February 2017 - Making Millennials Move

TheMReport — News and strategies for the evolving mortgage marketplace.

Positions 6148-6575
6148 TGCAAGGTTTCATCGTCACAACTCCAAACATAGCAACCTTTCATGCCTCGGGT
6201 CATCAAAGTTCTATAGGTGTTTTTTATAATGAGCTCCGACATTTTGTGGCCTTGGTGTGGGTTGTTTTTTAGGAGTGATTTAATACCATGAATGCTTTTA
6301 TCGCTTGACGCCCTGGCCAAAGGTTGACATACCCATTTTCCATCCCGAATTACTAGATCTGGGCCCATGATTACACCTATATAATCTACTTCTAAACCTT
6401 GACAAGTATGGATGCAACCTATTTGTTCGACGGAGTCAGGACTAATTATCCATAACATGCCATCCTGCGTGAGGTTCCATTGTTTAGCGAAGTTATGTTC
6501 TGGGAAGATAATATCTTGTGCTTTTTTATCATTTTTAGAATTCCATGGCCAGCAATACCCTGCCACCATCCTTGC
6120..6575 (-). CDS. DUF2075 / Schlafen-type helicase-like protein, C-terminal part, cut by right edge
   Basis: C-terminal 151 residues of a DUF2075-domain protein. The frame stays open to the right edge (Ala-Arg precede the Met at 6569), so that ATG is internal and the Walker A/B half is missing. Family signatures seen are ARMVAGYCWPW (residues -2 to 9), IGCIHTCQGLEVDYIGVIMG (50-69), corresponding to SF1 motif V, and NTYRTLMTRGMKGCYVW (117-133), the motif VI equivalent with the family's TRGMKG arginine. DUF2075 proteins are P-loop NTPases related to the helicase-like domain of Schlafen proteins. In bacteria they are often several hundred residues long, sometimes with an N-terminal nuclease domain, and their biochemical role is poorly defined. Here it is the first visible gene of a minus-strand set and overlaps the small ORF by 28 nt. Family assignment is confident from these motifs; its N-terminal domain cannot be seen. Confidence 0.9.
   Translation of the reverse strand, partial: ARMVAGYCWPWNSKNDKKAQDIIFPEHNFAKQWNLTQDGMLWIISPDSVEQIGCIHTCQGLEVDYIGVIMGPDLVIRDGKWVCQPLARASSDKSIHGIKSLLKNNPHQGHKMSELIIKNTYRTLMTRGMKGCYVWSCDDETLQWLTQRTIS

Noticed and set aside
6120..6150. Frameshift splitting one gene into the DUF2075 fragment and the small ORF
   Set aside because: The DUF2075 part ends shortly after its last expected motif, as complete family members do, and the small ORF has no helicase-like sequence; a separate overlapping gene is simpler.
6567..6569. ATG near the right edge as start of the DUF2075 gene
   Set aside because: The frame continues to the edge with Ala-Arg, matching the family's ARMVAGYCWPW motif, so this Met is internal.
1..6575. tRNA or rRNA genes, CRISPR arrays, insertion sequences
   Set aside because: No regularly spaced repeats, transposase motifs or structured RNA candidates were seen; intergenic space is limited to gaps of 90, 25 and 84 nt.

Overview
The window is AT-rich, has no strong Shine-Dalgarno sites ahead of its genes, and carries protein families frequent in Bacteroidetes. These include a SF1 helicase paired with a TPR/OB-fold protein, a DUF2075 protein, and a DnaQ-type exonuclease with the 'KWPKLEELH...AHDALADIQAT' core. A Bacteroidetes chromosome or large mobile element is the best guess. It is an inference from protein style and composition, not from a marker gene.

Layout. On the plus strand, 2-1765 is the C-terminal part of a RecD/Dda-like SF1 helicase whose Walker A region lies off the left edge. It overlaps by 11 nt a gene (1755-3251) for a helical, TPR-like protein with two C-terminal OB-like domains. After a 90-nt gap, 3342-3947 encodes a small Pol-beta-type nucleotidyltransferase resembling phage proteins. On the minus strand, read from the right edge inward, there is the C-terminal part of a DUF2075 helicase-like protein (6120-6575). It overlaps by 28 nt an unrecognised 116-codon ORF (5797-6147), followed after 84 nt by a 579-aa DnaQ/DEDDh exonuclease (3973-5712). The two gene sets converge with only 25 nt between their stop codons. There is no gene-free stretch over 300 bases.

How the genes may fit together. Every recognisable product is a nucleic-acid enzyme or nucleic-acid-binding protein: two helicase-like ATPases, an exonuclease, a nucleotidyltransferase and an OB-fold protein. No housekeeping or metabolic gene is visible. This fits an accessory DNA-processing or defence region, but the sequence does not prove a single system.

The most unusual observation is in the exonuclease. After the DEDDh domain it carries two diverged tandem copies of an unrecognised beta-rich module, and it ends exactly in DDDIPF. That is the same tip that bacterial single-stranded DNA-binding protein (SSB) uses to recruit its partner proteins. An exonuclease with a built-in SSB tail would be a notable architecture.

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TH E M R EP O RT | 41 O R I G I NAT I O N S E R V I C I N G DATA G O V E R N M E N T S E C O N DA R Y M A R K E T ORIGINATION THE LATEST Underwriting Standards Loosen for Fourth Straight Year OCC survey shows banks and savings associations relaxed credit standards yet again in 2016. T he vast number of poorly underwritten mortgage loans leading up to the crisis caused banks to tighten up their stan - dards and generally make loans only to those borrowers with pristine credit. In the last few years, however, those tight post- crisis underwriting standards put in place by banks are begin- ning to relax a bit. The Office of the Comptroller of the Currency's 22nd Annual Survey of Credit Underwriting Practices, released December 20, found that underwriting standards had relaxed for banks and federal savings associations for the fourth consecutive year. Much like in 2015, residential real estate loans, conventional home equity, commercial real estate loans, and direct consumer loans were among the areas that experienced the greatest amount of change, according to the OCC. The survey covered the 12-month period ending June 30, 2016 and covers aggregate total assets of $10.2 trillion and $5.2 tril- lion in gross loans—approximately 90 percent of the loans in the federal banking system (across 93 national banks and federal savings associations), the OCC reported. "During the 12-month survey period, underwriting practices remained satisfactory," said Grace Dailey, Senior Deputy Comptroller and Chief National Bank Examiner. "But an increasing toler- ance for looser underwriting has resulted in a continued movement from more conservative to more moderate underwriting practices. While this movement is consistent with past credit cycles at a similar stage, credit risk is expected to increase if the trends we see today continue." According to the OCC, the easing underwriting standards indicate that banks have a greater risk appetite and a greater desire for loan growth. "Examiners reported that the leading reasons for eased under- writing practices since the 2015 survey are increased competi- tion, higher credit risk appetites, and perceived improvements in general economic conditions," the report stated. "Banks generally tighten underwriting practices when the economy contracts and ease underwriting practices when the economy expands. Since 2012, examiners have cited these rea- sons, along with the existence of abundant market liquidity, for the eased underwriting practices." Refinanceable Population Drops More than 50 Percent Only 3.3 million homeowners are eligible for refinancing with current mortgage rates. E arly in December, Black Knight Financial Ser- vices reported that the rise in mortgage rates had reduced the refinanceable popula- tion—the number of borrowers who are likely to benefit from, and qualify for, a mortgage refinance— by more than half, from 8.3 million down to 4 million. With Freddie Mac reporting for the week ending December 8 that the average 30-year FRM had increased another 5 basis points up to 4.13 percent, the highest point in 2016, Black Knight reported later in the month that the refinanceable population had been reduced by another 700,000 borrowers down to approximately 3.3 million. According to Black Knight, only twice in recent history has the refinanceable population been this low—in the back-to-back months of December 2013 and January 2014. In Q1 2014, refi volume fell to its lowest point in a decade and was 60 percent lower than the refi volume in Q 3 2016, the most recent quarter for data available, according to Black Knight. "In a nutshell, rate/term refis will likely fade away if rates continue to rise," Black Knight EVP Ben Graboske told MReport. "The last time we saw the refinanceable population this low, refi origination volume fell to about 55 percent be - low what it was in Q 3 2016, so we may be looking at a sharp drop-off in the months ahead." Graboske continued, "We'll also likely see cash-out refis make up the majority of refinance origina - tions for the first time since 2008. Cash-outs were already making up over 40 percent of the refi market prior to the rate increases, and that share is likely to jump as rate/term refis fall out of the market. In fact, there's noticeable burnout in the re - financeable population, which sug- gests we may actually see volumes drop more than 55 percent this time around, since many borrowers with the interest and incentive to refinance have already done so." Freddie Mac Chief Economist Sean Becketti noted in early December at the time that the rates jumped above 4 percent that "With mortgage rates at the highest we've seen this year, bor - rowers are now backpedaling on refinance opportunities." Graboske said in the company's October 2016 Mortgage Monitor that the decline in refi volume could potentially affect mortgage performance. "Since higher interest rates tend to reduce the refinance share of the market—specifically in higher credit segments—which typically out - perform their purchase mortgage counterparts, they may potentially impact overall mortgage perfor- mance as well," Graboske said. Zillow Group VP of Mortgages Erin Lantz advised buyers to hang in there, though. "Consumers considering buying or refinancing now should stay pa - tient," she said, "as we'll likely see rates stabilize once markets find a new equilibrium." 2017 | © Old Republic Title | Old Republic Title's underwriters are Old Republic National Title Insurance Company and American Guaranty Title Insurance Company Title Insurance | Real Estate and Mortgage Loan Settlement Services | National Commercial Title Services Mortgage Servicing Solutions | Default Management Services | Real Estate Information Services Real Estate Valuation Services | Flood Reports | Section 1031 Exchanges | Notary Services Nationwide Commercial Due Diligence Services | Nationwide Commercial Survey Services Relocation Services | Timeshare/Fractional Interest Services | Residential Information Services Meet Matt. Pianist, watch maker, second-generation title insurance professional, Agency Manager for Old Republic Title. Raised in a close-knit family, Matt attributes his work ethic to his family's philosophy that "anything worth doing is worth doing right!" That's how he approaches everything in life … with precision. Whether he's creating music, assembling intricate pieces of a watch or working closely with title agents… it's attention to detail that makes Matt tick. Matt has worked for the Company for nearly a decade, in one of Old Republic Title's most agent-focused regions of the country. He never stops. He supports agents by providing them with the latest tools to help them successfully thrive and grow their business; such as training, education, and resources to quickly address and handle their underwriting needs at the local level... that's doing business the right way. For more than a century Old Republic Title has been doing business with integrity. We make it easy for lenders to succeed. Accessibility, underwriting prowess, unsurpassed fi nancial strength, convenient resources and support. 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